Selling a Parent’s Home after They Pass

Family members who are overtaken with grief are often unable to move forward and make decisions. If a house was not being well maintained while the parent was ill or aging, it might fall into further disrepair. When siblings have emotional attachments to the family home, says the article “With proper planning, selling a parent’s house can be a relatively painless process,” from The Washington Post, things can get even more complicated.

The difficulty of selling a parent’s home after their passing, depends to a large degree on what kind of advance planning has taken place. Much also depends on the heir’s ability to ask for help and working with the right professionals in handling the sale of the home and managing the estate. The earlier the process begins, the better.

Parents can take steps while they are still living to ward off unnecessary complications. It may be a difficult conversation but having it will make the process easier and allow the family time to focus on their emotions, rather than the sale of property. Here are a few pointers:

Make sure your parents have a will. Many Americans do not. A survey from Caring.com found that only 42% of American adults had a will and other estate planning documents.

Be prepared to spend some money. Before a home is sold, there may be costs associated with maintaining the property and fixing any overdue repairs. Save all receipts and estimates.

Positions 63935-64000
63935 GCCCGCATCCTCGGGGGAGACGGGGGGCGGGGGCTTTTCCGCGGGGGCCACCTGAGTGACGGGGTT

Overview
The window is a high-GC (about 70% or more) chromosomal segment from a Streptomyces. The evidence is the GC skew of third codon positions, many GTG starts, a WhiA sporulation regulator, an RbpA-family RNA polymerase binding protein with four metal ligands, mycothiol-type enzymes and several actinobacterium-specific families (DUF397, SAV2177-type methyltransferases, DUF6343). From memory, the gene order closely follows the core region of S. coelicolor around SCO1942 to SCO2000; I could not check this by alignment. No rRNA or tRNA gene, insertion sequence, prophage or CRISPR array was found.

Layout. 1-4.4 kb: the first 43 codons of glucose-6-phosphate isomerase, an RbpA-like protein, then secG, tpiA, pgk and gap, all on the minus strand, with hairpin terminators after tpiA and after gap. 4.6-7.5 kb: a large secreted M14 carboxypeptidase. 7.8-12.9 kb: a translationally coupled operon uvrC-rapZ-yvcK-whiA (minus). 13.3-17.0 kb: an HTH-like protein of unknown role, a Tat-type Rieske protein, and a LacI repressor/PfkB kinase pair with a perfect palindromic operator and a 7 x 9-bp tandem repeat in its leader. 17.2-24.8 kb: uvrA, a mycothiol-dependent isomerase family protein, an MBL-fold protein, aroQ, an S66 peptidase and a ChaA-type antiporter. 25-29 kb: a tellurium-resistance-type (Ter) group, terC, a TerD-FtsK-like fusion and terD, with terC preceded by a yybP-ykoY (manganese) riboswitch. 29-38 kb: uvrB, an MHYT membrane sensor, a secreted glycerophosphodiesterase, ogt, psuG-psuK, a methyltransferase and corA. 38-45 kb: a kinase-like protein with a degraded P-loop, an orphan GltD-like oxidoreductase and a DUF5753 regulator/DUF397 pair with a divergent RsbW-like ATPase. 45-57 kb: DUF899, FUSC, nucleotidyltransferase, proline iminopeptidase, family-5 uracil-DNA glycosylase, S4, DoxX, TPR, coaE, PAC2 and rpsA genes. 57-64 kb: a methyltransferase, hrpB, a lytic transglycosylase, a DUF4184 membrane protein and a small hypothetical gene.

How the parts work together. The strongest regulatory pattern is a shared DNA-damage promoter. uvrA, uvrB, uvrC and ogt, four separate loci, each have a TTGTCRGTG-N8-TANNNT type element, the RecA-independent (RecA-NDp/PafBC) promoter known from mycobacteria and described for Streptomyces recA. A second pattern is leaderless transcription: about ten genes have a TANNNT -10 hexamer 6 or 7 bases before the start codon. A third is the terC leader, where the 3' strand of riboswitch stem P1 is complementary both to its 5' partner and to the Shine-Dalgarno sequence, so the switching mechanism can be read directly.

Secure the property immediately. That may mean having the locks changed as soon as possible. Once an heir (or someone who believes they are or should be an heir) moves in, getting them out adds another layer of complications.

Get real about the value of the property. Have a real estate agent run a competitive market analysis on the property and consider an appraisal from a licensed appraisal. Avoid any accusations of impropriety—don’t hire a friend or family member. This needs to be all business.

Designate a contact person, usually the executor, to keep the heirs updated on how the sale of the house is progressing.

The biggest roadblock to selling the family house is often the emotional attachment of the children. It’s hard to clean out a family home, with all of the mementos, large and small. The longer the process takes, the harder it is.

This is not the time for any major renovations. There may be some cosmetic repairs that will make the house more marketable, but substantial improvements won’t impact the sale price. Remove all family belongings and show the house either empty or with professional staging to show its possibilities. Clean carpets, paint, if needed and have the landscaping cleaned up.

Keep tax consequences in mind. Depending on where the property is, where the heirs live and how much money is being inherited, there can be estate, inheritance and income taxes.  It is usually best to sell an inherited property, as soon as the rights to it are received. When a property is inherited at death, the property value is “stepped up” to fair market value at the time of the owner’s death. That means that you can sell a property that was purchased in 1970 but not pay taxes on the value gained over those years.

Talk with an experienced estate planning attorney about what will happen when the home needs to be sold. It may be better for parents to create a revocable trust in advance, which will direct the sale, allow a child to continue living in the home for a certain period of time, or instruct the one child who loves the home so much to buy it from the trust. Trusts are typically easier to administer after parents pass away and can be very helpful in preventing family fights.

Reference: The Washington Post (May 16, 2019) “With proper planning, selling a parent’s house can be a relatively painless process”